Archive: March 2017

1
Sanctions Imposed for Loss of ESI Transferred in Sale of Business
2
Privilege Waived as to Unprotected Information on File Share Site
3
Judge Peck Issues “Wake-up Call” Regarding Appropriate Responses to Discovery

Sanctions Imposed for Loss of ESI Transferred in Sale of Business

ILWU-PMA Welfare Plan Bd. of Trs. v. Connecticut Gen. Life. Ins. Co., No. C 15-02965 WHA, 2017 WL 345988 (N.D. Cal. Jan. 24, 2017)

In this case, ESI was lost when Defendant’s parent company sold another of its companies—on whose servers Defendant’s ESI was inexplicably stored—resulting in the transfer of that company’s servers and the ESI thereon to the third-party buyer. Concluding that Defendant failed to take reasonable steps to preserve the at-issue data, the court rejected Defendant’s argument that clauses in the sale agreement providing for “reasonable access to business information” including for “litigation purposes” and requiring the parties to retain information until the sixth anniversary of the agreement and not to destroy such information without notifying the other party were sufficient, particularly where despite such clauses, the information was not, in fact, available.  While the court concluded that additional information was required to proceed with a full Rule 37(e) analysis, it reopened discovery and ordered monetary sanctions to address the prejudice already established.

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Privilege Waived as to Unprotected Information on File Share Site

Harleysville Ins. Co. v. Holding Funeral Home, Inc., No. 1:15cv00057 (W.D. Va. Feb. 9, 2017)

In this case, the court found that the placement of privileged information on a file share site and dissemination of the hyperlink to access that information without additional protections (e.g, password protection) constituted a failure to take reasonable steps to protect the information and that the attorney-client privilege and work-product protections were waived.  Notably, however, because defense counsel accessed the information but failed to notify Plaintiff’s counsel of the possible production of privileged materials, they were ordered to pay Plaintiff’s fees and costs in bringing the motion to disqualify them, which was denied.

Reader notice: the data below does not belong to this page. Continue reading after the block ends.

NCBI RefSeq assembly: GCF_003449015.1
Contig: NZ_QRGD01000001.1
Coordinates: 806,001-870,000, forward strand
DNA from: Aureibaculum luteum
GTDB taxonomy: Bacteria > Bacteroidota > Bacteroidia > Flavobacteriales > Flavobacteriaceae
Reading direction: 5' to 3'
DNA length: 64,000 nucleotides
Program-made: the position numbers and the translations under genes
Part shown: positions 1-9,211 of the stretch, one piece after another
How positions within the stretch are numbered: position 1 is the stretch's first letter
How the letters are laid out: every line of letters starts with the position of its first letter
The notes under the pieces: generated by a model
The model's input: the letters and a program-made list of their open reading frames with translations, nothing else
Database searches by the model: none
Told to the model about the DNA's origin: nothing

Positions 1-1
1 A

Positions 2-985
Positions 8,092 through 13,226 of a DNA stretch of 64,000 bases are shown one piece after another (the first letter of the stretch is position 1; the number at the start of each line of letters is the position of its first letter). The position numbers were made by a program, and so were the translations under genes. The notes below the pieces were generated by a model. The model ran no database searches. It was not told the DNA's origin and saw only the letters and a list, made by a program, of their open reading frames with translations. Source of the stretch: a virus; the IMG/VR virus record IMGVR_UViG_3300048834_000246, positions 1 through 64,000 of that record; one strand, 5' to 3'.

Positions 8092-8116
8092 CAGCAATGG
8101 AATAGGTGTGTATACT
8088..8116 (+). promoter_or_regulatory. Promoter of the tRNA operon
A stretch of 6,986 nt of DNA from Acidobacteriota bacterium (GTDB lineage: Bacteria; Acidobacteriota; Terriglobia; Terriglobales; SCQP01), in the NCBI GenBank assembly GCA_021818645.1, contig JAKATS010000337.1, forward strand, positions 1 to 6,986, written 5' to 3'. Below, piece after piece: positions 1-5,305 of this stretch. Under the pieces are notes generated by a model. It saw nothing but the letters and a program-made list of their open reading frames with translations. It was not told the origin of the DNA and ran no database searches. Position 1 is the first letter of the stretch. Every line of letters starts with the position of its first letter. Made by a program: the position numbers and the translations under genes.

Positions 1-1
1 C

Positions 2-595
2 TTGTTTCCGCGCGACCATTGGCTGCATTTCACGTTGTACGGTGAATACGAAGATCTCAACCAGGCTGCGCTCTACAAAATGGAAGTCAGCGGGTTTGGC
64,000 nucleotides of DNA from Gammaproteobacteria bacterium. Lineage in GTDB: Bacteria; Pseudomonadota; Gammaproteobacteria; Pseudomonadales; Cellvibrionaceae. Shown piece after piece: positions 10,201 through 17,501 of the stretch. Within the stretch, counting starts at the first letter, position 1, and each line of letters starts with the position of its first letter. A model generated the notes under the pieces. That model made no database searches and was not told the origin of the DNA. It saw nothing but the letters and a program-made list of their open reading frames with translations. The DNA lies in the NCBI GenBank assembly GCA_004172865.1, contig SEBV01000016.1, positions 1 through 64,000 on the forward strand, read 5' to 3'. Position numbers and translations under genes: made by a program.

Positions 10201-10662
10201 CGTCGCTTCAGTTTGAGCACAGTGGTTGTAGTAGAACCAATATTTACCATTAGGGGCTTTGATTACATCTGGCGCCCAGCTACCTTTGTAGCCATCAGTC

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Judge Peck Issues “Wake-up Call” Regarding Appropriate Responses to Discovery

Fischer v. Forrest, —F. Supp. 3d—, 2017 WL 773694 (S.D.N.Y. Feb. 28, 2017)

Judge Peck has “once again” issued a “discovery wake-up call,” this time regarding the effects of the 2015 amendments on the rules of discovery and in particular on Rule 34, addressing proper responses to requests for production. Specifically, the court noted that “one change that affects the daily work of every litigator is to Rule 34,” and instructed that “[m]ost lawyers who have not changed their ‘form file’ violate one or more (and often all three)” of the changes to the rule. Those changes require that “responses to discovery requests must”:

  • State grounds for objections with specificity;
  • An objection must state whether any responsive materials are being withheld on the basis of that objection; and
  • Specify the time for production and, if a rolling production, when production will begin and when it will be concluded.

In these related cases, the court concluded that Defendants’ responses to discovery violated the discovery rules, including by failing to comply with the requirements of Rule 34(b) and failing to recognize and appropriately respond to the amendments to Rule 26(b)(1).

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